16 Aug Can I raise my credit score for a refinance?
Q. I’m going to refinance my mortgage by the end of the year and I want to improve my credit score, which is 742 according to Credit Karma. What’s the fastest way to boost the score?
A. Before we discuss strategies to raise your credit score, let’s review how a credit score is derived.
Credit scores are based on payment history – loans, credit cards debt, utility bills – how much revolving credit you have, how long accounts have been open, the types of accounts you have and how often you apply for credit, said Darren Zagarola, a certified financial planner and certified public accountant with EKS Associates in Princeton.
He said the first thing you should do when trying to improve your credit score, whether you have a time restriction or not, is to review your credit history and correct any inaccuracies.
There are three major credit agencies (Equifax, Experian, Transunion) that will provide you with a free credit report once per year at AnnualCreditReport.com.
After you get your report, see if there are any inaccuracies, such as credit cards listed under your name that you’re not aware of, he said.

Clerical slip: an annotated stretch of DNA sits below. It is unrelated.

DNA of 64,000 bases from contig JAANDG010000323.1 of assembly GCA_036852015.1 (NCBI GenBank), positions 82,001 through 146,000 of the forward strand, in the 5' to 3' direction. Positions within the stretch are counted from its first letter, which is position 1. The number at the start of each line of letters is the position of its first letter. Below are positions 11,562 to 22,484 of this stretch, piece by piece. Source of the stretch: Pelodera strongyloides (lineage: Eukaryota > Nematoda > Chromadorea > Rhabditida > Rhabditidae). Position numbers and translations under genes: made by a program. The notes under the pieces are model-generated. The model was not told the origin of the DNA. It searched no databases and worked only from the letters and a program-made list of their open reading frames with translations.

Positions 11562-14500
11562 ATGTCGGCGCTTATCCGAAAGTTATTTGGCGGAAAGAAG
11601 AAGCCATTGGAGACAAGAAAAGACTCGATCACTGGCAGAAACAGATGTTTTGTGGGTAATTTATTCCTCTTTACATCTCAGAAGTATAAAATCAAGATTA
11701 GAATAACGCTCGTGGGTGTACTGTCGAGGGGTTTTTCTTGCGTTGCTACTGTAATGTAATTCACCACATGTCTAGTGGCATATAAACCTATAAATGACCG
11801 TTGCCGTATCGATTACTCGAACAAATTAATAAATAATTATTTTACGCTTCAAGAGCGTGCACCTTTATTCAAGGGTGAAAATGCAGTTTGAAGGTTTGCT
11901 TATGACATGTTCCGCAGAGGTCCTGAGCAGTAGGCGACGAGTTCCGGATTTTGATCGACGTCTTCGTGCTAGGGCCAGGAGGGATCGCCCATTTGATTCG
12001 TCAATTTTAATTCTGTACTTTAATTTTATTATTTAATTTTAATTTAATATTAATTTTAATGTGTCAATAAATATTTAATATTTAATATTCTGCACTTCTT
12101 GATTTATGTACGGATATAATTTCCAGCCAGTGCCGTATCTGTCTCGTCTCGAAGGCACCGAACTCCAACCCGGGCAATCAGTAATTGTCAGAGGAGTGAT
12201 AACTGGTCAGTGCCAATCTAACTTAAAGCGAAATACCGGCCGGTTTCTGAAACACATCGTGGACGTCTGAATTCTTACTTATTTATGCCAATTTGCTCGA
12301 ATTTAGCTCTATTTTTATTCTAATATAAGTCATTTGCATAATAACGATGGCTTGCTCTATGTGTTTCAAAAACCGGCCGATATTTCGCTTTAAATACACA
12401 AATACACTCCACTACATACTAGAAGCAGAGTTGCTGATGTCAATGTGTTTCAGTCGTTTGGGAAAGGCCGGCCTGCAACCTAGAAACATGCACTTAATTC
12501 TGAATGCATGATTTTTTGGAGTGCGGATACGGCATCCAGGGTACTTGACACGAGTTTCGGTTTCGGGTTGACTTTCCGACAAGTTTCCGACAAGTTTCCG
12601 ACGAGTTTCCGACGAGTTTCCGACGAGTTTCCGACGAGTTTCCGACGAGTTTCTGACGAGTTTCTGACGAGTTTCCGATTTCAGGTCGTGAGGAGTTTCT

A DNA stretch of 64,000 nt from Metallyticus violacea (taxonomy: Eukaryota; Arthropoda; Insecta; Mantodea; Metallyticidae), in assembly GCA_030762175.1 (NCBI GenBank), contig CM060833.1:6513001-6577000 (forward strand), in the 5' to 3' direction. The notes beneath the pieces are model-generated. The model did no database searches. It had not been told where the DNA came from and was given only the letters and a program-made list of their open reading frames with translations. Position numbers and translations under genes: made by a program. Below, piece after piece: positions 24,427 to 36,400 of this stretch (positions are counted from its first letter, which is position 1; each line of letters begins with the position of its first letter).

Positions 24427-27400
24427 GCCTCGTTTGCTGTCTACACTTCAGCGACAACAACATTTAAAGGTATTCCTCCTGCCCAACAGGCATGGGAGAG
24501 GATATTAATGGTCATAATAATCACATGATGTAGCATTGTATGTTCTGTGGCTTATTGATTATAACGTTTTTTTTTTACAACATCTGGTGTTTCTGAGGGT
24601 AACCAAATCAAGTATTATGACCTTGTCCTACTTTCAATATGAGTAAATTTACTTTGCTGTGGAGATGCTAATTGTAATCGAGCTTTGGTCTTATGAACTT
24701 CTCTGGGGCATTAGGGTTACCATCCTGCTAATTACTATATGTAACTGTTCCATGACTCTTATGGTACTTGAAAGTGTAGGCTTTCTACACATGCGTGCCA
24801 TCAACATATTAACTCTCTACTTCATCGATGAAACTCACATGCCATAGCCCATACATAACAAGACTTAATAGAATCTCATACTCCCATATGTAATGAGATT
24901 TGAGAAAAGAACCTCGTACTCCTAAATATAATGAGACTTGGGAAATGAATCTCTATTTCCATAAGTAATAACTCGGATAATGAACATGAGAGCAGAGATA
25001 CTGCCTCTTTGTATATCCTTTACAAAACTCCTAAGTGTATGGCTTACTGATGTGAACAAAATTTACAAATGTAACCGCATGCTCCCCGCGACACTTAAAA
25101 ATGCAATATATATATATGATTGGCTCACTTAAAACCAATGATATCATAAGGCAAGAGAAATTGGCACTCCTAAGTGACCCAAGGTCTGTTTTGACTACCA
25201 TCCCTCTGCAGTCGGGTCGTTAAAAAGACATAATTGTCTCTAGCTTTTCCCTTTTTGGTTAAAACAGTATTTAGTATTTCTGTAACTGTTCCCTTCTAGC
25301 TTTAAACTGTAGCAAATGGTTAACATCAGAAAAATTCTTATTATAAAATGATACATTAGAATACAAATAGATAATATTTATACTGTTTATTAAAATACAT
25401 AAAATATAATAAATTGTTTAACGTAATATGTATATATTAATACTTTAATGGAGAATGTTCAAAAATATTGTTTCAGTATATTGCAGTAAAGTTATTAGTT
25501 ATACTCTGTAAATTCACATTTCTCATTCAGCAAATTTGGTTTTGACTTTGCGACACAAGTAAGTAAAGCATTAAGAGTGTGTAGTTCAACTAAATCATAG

“This could be as simple as someone with the same or similar name to you and as sinister as someone opening a credit card in your name,” he said. “We recommend that clients rotate the free request from each company throughout the year on a predetermined schedule to ensure you are monitoring it throughout the year.”
For example, request Experian in January, Equifax in May and TransUnion in September, he said.
Paying your bills in a timely manner and making sure you don’t have a lot of outstanding balances compared to your credit limits, he said.
“Paying timely seems pretty self-explanatory. However, the penalty in credit score for a late payment can be pretty steep, maybe 50 to 100 points damage,” he said. “The recommendation is to automate your bill paying to ensure you are not late on a payment.”
If you have too much debt outstanding to your total available credit – known as the credit utilization ratio – you would come across as more of a credit risk.
The lower the ratio, the better, Zagarola said, so you should try to reduce your debt.
“Another option is to increase your credit limit, which lowers your outstanding debt as a percentage of credit available,” he said. “However, the down side here is that if you could not handle your spending at lower credit limits, this could be more of an issue if you can borrow more.”
In the short-term, make sure you don’t apply for new credit because that will have a negative impact on your score, he said.
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This story was originally published on Aug. 16, 2019.
NJMoneyHelp.com presents certain general financial planning principles and advice, but should never be viewed as a substitute for obtaining advice from a personal professional advisor who understands your unique individual circumstances.